Before the Tzedek Fellowship
I came into the fellowship not knowing really at all what I was getting myself into. I had spent the previous year and a half working in wilderness education with NCOBS and wilderness therapy with SUWS of the Carolinas. In both of those positions, I learned more than I think I can fully unpack in this blog post. I also learned that wilderness therapy is hard fucking work. My work as an instructor at SUWS of the Carolinas was deep and powerful and impactful and wholly not sustainable, for my body, my psyche, and my spirit. I applied for my position at UNCA Center for Diversity Education looking for a way to step out of the wilderness for a while.
On the outside, my position at UNCA seemed like a fantastic opportunity. I enjoyed working with college students and working in university settings. I would still get to do the popular education style programming that I did in wilderness, but I was far less likely to get spit on by the people I worked with and I got to sleep in my own bed. I had little idea just how much I would thrive in my position and my work.
These reflections on my work at the Center for Diversity Education are divided into five parts: Programming, Management, Development, Extra Curricular, and Post-Tzedek.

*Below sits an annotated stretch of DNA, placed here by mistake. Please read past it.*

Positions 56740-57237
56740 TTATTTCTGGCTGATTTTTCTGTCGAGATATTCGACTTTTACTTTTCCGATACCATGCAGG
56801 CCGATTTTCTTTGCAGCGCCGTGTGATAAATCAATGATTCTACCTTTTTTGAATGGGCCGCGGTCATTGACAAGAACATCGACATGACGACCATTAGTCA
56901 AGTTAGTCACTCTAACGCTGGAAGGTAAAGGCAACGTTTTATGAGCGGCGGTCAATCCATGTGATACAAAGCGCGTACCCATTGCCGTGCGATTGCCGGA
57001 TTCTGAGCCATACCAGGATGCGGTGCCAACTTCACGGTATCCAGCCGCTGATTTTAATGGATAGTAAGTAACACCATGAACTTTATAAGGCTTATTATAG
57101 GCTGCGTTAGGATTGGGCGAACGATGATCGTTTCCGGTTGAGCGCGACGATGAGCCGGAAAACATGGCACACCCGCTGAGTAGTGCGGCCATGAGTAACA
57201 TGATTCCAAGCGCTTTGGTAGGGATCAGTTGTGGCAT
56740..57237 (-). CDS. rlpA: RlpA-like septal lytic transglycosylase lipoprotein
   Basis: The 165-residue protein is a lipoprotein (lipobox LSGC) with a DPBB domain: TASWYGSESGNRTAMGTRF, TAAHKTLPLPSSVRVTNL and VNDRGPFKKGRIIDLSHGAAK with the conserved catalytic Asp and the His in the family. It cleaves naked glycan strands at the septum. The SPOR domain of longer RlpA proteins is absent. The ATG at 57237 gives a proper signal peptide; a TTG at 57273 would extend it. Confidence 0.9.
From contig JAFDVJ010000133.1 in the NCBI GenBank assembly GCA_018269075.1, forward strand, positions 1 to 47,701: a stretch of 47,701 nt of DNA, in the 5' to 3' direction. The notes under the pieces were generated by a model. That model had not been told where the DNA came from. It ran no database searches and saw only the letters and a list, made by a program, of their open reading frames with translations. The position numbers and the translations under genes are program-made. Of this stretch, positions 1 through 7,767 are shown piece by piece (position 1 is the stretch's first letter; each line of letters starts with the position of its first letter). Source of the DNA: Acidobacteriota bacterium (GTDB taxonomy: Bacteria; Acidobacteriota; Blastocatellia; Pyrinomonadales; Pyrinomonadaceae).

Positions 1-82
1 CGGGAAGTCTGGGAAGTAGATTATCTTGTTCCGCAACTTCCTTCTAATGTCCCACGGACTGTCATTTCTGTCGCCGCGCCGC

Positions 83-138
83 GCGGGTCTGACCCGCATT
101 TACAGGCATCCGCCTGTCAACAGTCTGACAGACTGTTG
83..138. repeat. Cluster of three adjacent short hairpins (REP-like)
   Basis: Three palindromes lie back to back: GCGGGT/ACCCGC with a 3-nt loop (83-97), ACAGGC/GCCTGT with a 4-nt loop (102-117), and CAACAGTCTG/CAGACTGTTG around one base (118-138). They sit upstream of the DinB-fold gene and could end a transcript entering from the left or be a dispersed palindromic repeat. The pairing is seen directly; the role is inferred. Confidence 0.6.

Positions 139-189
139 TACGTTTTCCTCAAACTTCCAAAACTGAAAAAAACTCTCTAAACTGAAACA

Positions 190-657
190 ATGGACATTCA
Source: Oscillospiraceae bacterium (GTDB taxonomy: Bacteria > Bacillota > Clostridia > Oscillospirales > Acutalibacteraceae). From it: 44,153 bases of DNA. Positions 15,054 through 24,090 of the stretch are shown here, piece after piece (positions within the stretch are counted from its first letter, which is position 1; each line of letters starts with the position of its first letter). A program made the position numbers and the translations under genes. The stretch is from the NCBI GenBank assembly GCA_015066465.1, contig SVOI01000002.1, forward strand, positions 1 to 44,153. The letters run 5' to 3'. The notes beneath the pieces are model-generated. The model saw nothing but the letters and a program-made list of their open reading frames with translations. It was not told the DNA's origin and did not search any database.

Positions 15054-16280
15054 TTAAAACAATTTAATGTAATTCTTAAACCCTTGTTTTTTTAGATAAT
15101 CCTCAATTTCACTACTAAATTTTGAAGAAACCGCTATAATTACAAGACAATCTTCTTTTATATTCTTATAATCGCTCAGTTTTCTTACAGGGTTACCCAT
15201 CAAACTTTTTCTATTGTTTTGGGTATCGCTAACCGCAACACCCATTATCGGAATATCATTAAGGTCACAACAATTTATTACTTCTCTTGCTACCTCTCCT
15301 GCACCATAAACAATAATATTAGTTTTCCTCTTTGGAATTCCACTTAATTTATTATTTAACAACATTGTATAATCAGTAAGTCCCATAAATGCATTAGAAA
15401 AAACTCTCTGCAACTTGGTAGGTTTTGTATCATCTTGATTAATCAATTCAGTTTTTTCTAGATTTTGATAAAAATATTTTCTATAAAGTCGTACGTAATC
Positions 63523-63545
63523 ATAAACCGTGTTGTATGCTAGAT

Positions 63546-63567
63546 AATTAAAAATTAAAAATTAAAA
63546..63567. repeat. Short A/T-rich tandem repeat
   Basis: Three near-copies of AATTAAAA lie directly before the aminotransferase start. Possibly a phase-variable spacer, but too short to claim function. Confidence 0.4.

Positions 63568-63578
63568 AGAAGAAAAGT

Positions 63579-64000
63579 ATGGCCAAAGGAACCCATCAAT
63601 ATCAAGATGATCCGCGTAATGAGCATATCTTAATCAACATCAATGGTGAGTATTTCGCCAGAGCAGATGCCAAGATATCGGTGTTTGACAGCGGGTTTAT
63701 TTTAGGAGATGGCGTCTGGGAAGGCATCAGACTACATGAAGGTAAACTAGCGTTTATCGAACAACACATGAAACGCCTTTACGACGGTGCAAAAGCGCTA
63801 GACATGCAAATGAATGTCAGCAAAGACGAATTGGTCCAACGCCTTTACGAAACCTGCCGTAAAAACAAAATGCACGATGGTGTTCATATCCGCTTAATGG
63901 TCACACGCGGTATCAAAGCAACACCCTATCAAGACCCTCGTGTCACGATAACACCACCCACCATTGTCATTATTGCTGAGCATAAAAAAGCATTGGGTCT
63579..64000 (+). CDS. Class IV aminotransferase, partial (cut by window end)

Work on Programming
Programming at a university is heavily influenced by the semester cycles, slowly building in intensity from the first month to the last. To program successfully at a university, you must be deeply aware of these semester cycles.
In total, I coordinated approximately 20 programs during my fellowship (8-10 each semester). In both the fall and spring semesters I facilitated ten workshops on structural oppression. This workshop, which we called “Check Your Privilege,” was an hour-long, fully interactive, popular education style workshop, demonstrating structural disadvantage and oppression. The program was adapted from several sources and was developed to replace the Centers’ “Diversity 101” training.